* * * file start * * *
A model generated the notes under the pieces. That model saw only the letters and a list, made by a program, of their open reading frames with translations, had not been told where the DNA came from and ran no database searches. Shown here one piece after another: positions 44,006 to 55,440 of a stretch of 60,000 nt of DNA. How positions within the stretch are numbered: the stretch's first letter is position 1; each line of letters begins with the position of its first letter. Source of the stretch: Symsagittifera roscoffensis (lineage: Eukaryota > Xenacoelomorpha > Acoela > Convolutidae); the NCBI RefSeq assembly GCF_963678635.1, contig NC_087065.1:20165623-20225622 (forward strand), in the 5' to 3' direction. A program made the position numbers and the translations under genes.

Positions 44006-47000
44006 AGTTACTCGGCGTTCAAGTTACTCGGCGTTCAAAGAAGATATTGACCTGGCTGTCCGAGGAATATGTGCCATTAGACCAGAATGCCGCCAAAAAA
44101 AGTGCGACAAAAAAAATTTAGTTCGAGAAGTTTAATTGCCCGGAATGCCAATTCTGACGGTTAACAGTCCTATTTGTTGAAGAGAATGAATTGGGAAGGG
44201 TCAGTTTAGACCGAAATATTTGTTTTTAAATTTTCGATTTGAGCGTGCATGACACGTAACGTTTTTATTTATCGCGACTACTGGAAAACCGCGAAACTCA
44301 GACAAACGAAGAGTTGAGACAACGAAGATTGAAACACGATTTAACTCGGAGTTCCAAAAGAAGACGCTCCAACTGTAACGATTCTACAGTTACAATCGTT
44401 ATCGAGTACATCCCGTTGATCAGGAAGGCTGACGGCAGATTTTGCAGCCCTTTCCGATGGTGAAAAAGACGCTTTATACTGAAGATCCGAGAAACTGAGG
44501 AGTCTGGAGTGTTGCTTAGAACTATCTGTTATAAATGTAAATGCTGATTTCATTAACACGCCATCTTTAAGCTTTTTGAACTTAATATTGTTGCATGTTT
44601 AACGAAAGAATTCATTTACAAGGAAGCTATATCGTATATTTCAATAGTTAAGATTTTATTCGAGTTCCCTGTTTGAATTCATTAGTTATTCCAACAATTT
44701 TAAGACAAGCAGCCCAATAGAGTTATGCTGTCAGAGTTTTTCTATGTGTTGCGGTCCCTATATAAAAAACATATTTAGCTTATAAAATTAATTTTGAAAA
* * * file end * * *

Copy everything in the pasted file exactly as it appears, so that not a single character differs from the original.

A model generated the notes under the pieces. That model saw only the letters and a list, made by a program, of their open reading frames with translations, had not been told where the DNA came from and ran no database searches. Shown here one piece after another: positions 44,006 to 55,440 of a stretch of 60,000 nt of DNA. How positions within the stretch are numbered: the stretch's first letter is position 1; each line of letters begins with the position of its first letter. Source of the stretch: Symsagittifera roscoffensis (lineage: Eukaryota > Xenacoelomorpha > Acoela > Convolutidae); the NCBI RefSeq assembly GCF_963678635.1, contig NC_087065.1:20165623-20225622 (forward strand), in the 5' to 3' direction. A program made the position numbers and the translations under genes.

Positions 44006-47000
44006 AGTTACTCGGCGTTCAAGTTACTCGGCGTTCAAAGAAGATATTGACCTGGCTGTCCGAGGAATATGTGCCATTAGACCAGAATGCCGCCAAAAAA
44101 AGTGCGACAAAAAAAATTTAGTTCGAGAAGTTTAATTGCCCGGAATGCCAATTCTGACGGTTAACAGTCCTATTTGTTGAAGAGAATGAATTGGGAAGGG
44201 TCAGTTTAGACCGAAATATTTGTTTTTAAATTTTCGATTTGAGCGTGCATGACACGTAACGTTTTTATTTATCGCGACTACTGGAAAACCGCGAAACTCA
44301 GACAAACGAAGAGTTGAGACAACGAAGATTGAAACACGATTTAACTCGGAGTTCCAAAAGAAGACGCTCCAACTGTAACGATTCTACAGTTACAATCGTT
44401 ATCGAGTACATCCCGTTGATCAGGAAGGCTGACGGCAGATTTTGCAGCCCTTTCCGATGGTGAAAAAGACGCTTTATACTGAAGATCCGAGAAACTGAGG
44501 AGTCTGGAGTGTTGCTTAGAACTATCTGTTATAAATGTAAATGCTGATTTCATTAACACGCCATCTTTAAGCTTTTTGAACTTAATATTGTTGCATGTTT
44601 AACGAAAGAATTCATTTACAAGGAAGCTATATCGTATATTTCAATAGTTAAGATTTTATTCGAGTTCCCTGTTTGAATTCATTAGTTATTCCAACAATTT
44701 TAAGACAAGCAGCCCAATAGAGTTATGCTGTCAGAGTTTTTCTATGTGTTGCGGTCCCTATATAAAAAACATATTTAGCTTATAAAATTAATTTTGAAAA